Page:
A proposed refugee quota plan set out by EU Commission President Jean-Claude Juncker met with mixed reactions in European capitals. Eastern European nations were especially wary of endorsing the new scheme.
EU nations need to enact rules mandating the acceptance of 160,000 refugees and to create a long-term plan to address the refugee crisis, EU Commission President Jean-Claude Juncker said in a speech on the state of the European Union on Wednesday.
"The refugee crisis will not simply go away," he told members of the European Parliament in Strasbourg. "It is high time we act."
His plan for EU countries to introduce compulsory measures for the relocation of refugees echoed a similar appeal made by German Chancellor Angela Merkel. Saying Germany must "lead the way" in the refugee crisis, she called for binding agreements on the distribution of asylum seekers.
"If Europe fails in this refugee crisis, it betrays its founding principles," she told German lawmakers on Wednesday. "We cannot just fix a ceiling and say I don't care about anything above that."
Germany has accepted more refugees than any other EU nation and expects to receive 800,000 applications for asylum this year. Merkel said Germany was ready to accept 500,000 people annually over several years.
The EU Commission proposed to redistribute 54,000 people from Hungary to other EU member states, along with 50,400 from Greece and 15,600 from Italy. Based on current data, these would mostly be Syrians, Eritreans and Iraqis.
Strong support in Berlin, Paris, Stockholm
Paris already gave its support to the plan, saying it would take in 24,000 refugees this year, exactly the figure proposed by the Commission. Madrid, which had called the quota for Spain too high, said earlier this week that it would accept whatever number of people it is allocated. Juncker's plan calls for about 15,000 refugees to go to Spain.
Both Great Britain and Ireland, which both have legal exemptions from the relocation plan, announced they would welcome 20,000 and 520 refugees, respectively, from camps outside of Europe.
While other nations, including Sweden, have also come out in favor of mandatory refugee distribution rules that take the host country's size, population and economic situation into account, not all of the EU's 28 members want Brussels determining how many refugees are allocated.
Central European countries, including the Czech Republic, Hungary, Poland, and Slovakia are expected to put up a fight against the relocation scheme and push for governments to decide on which and how many refugees they are willing to host.
"The compulsory quotas are not a good solution," Czech Prime Minister Bohuslav Sobotka said in a statement. "To continue with a discussion about their establishment all across Europe only prevents us from taking really important and necessary steps."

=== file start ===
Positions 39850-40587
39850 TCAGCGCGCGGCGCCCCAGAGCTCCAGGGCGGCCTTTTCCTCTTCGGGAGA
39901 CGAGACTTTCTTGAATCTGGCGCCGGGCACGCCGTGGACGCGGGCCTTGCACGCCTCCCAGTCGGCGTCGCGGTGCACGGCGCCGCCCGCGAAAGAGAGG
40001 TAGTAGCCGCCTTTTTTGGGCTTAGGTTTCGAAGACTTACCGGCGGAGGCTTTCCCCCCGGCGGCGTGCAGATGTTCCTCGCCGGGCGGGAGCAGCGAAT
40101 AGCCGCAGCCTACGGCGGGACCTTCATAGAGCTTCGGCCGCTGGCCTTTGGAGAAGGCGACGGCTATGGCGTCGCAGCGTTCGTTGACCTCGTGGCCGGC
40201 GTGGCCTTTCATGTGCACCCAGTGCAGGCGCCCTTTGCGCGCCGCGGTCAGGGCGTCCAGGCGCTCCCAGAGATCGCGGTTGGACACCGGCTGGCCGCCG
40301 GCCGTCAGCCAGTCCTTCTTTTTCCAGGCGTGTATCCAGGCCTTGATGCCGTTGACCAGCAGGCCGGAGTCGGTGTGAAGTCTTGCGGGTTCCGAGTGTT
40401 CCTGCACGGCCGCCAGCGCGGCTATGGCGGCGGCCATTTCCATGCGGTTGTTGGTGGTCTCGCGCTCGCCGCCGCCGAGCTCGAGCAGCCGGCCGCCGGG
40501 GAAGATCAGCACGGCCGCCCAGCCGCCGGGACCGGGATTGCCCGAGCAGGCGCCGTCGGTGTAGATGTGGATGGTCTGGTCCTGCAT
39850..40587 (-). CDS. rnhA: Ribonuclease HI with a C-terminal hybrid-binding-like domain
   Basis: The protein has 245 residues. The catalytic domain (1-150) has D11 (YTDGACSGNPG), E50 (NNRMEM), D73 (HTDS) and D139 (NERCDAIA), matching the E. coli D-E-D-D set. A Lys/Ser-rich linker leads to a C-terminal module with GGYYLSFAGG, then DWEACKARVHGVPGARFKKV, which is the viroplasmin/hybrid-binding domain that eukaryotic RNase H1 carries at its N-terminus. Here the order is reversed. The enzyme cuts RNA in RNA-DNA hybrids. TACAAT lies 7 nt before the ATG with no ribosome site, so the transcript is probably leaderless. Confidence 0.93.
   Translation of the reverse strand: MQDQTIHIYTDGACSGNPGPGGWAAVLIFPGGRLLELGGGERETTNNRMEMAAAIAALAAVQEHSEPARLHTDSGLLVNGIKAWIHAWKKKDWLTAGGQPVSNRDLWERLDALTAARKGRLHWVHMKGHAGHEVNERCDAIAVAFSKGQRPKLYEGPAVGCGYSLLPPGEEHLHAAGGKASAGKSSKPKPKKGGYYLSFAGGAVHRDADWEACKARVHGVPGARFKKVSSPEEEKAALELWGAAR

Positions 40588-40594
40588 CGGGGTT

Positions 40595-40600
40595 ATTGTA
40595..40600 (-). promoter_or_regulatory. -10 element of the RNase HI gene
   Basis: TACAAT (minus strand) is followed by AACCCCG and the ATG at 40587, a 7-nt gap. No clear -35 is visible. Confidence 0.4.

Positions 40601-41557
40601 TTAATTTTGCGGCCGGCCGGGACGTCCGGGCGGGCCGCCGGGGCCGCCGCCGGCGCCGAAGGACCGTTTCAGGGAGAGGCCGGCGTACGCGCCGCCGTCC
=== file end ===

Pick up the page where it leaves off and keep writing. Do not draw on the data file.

Sharing the refugee load
Under current EU law, called the Dublin Agreement, the nation where a refugee first enters the European Union is responsible for processing the person's asylum request. This has forced EU border nations, especially Italy, Hungary and Greece, to cope every day with thousands of new refugees, most of whom want to continue traveling farther into the EU.
The main Polish opposition candidate in October's elections for prime minister, Beata Szydlo, said Warsaw should not bow to pressure to accept more refugees than it chooses. Polish Prime Minister Ewa Kopacz said Tuesday that her country could take in more than the 2,000 people it announced earlier. Under Juncker's plan, Poland would be asked to take in over 9,000.
Hungarian Prime Minister Viktor Orban was vocally opposed to relocation quotas ahead of Juncker's speech, but now his country will now benefit from the scheme, having taken in tens of thousands. Under Juncker's proposed plan 54,000 would be moved to other EU states.
Juncker reminded the eastern European nations that their citizens were welcomed in large numbers when they fled Communist regimes before the fall of the Iron Curtain.
The leader of the anti-EU UK Independence Party, Nigel Farage, who said most of those arriving were economic migrants and the EU should emulate Australia's "stop the boats" policy to halt a flow of "biblical proportions."
Up for debate next week
More than 378,000 migrants have entered Europe this year, including over 256,000 crossing to Greece and nearly 120,000 sailing across the Mediterranean to reach Italy, according to the International Organization for Migration. Hungary has estimated that 160,000 refugees have crossed its border this year.
Some 85 percent of people trying to reach Europe are refugees fleeing war in Syria, Iraq and Afghanistan, according to the UN refugee agency (UNHCR).
"It is very important that Europe continues to provide access to territory to all those who are seeking protection here," Vincent Cochetel, the UNHCR's Regional Refugee Coordinator for the Refugee Crisis in Europe, said in a statement on Tuesday.
EU interior ministers are scheduled to discuss Juncker's proposals during a meeting on Monday.
sms/kms (Reuters, dpa, AP, AFP)